Imaging with THUNDER allowed rapid, high contrast images of the whole-mounted retina. In contrast, previous experiments using widefield imaging created results with considerable amounts of blur, and poor contrast of red and green channels (Figure 1A). When imaged with THUNDER, combined with its Instant Computational Clearing (ICC), the quality of the image is much improved (Figure 1B). There is far less blur, the contrast is higher, and there is a much clearer snapshot of the cellular integrity of the retina.

Powerful image analysis of THUNDERed images with Aivia

In the next section we show how AI based analysis combined with Computationally Cleared Images (THUNDERed images) produces high confidence results. The images of the retina captured with THUNDER can be analyzed with Aivia without the need of any post acquisition processing steps, saving time and effort in the imaging workflow, while increasing accuracy of analysis. Acquiring the whole-mounted retina on a THUNDER imager reduces background blur, resulting in higher clarity images that allow for accurate segmentation with Aivia. In this experiment, it was possible to produce reliable reconstructions of highly complex retina samples with the combination of THUNDER & Aivia.

As an example, the raw image in Figure 2A has high, variable background signal, with corresponding signal peak intensities increasing with background intensity (Figure 2B). After Computational Clearing using THUNDER, the background is removed (Figure 2C) and signal peak intensities can now easily be quantified and compared (Figure 2D). This allows for more accurate analysis with Aivia later in the workflow.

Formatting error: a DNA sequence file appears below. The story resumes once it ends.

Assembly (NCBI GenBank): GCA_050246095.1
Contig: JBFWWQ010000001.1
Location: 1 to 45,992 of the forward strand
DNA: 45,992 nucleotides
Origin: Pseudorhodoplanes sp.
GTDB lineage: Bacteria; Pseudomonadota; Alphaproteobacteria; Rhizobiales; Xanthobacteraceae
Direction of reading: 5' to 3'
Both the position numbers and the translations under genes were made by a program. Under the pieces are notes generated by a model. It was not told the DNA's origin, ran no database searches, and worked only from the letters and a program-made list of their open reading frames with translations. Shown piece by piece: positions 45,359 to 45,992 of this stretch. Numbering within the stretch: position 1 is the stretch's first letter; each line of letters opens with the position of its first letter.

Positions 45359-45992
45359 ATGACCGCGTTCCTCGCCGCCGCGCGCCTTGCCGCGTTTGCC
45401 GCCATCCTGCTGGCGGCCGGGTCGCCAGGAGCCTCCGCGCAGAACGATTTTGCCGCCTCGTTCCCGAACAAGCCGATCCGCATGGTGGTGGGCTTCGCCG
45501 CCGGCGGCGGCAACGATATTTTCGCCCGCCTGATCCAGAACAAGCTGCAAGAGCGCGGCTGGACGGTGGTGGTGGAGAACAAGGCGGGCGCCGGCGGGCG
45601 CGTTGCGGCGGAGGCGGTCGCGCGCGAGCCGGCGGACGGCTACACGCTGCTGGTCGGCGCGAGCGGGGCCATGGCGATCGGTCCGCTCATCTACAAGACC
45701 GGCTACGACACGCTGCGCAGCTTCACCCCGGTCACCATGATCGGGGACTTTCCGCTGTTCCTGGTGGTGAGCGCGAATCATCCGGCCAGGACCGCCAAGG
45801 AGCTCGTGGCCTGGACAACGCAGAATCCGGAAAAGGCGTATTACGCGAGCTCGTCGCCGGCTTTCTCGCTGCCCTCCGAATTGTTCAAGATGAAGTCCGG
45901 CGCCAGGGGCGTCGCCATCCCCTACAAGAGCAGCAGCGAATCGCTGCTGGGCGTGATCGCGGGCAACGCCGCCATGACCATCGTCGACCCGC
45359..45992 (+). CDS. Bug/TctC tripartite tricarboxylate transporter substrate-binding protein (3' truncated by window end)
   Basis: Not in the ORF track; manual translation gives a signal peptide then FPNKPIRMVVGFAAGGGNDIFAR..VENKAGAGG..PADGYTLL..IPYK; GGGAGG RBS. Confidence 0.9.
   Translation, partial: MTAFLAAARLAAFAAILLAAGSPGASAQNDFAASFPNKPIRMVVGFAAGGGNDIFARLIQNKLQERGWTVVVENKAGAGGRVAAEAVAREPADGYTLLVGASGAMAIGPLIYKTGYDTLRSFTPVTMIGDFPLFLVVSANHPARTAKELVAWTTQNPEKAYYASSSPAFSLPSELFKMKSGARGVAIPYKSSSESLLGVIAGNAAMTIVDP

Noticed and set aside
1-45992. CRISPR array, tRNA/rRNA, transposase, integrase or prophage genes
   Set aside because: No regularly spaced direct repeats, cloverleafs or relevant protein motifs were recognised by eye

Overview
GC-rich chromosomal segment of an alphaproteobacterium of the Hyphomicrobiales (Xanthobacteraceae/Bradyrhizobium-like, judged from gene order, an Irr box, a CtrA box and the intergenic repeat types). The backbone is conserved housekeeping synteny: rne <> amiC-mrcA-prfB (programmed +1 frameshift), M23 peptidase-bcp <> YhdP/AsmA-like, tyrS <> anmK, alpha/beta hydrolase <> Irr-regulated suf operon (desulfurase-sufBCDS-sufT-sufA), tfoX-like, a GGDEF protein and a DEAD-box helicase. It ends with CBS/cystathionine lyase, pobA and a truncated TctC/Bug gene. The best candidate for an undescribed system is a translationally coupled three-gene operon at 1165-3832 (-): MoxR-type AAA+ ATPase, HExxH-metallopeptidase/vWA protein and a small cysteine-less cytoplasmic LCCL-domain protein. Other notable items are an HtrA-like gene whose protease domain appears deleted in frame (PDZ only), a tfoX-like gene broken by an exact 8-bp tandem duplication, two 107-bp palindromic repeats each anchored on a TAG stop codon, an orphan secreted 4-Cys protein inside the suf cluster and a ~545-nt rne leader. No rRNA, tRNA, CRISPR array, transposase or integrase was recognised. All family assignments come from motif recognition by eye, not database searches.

A detail view on the THUNDERed retina shows that background was effectively removed (Figure 3). The corresponding analysis shows the high quality of the Aivia object detection, performed with Aivia Machine Learning Pixel Classifier, on the THUNDERed image.

The Pixel Classifier enabled a classification confidence value to be calculated for each pixel, creating an average confidence per object detected. This data can then be plotted, to assess the overall quality of detection. Images analyzed with the Pixel Classifier can also be reported and visualized on top of the sample images, with a colour code demonstrating the confidence level of each classified object (Figure 4).

Confidence levels of the detected objects were subsequently plotted in a violin plot (Figure 5). The data shows that THUNDERed images (right) had significantly more objects at a higher confidence level compared to the violin plot of the raw image analysis (left).

The superior results generated in this experiment illustrated the use of THUNDER and Aivia to enhance the detection and precise quantification of individual cells. The creation of annotations to train Machine Learning in Aivia was able to be performed without any contrast adjustment, generating results in a simpler and faster way.


Results show that the THUNDER imaging platform is able to achieve fast and sharp imaging of whole-mounted thick sections of mouse retina. These improved imaging results, when compared to widefield microscopy, help to enable better quality and reproducible analysis of thick tissues like the retina.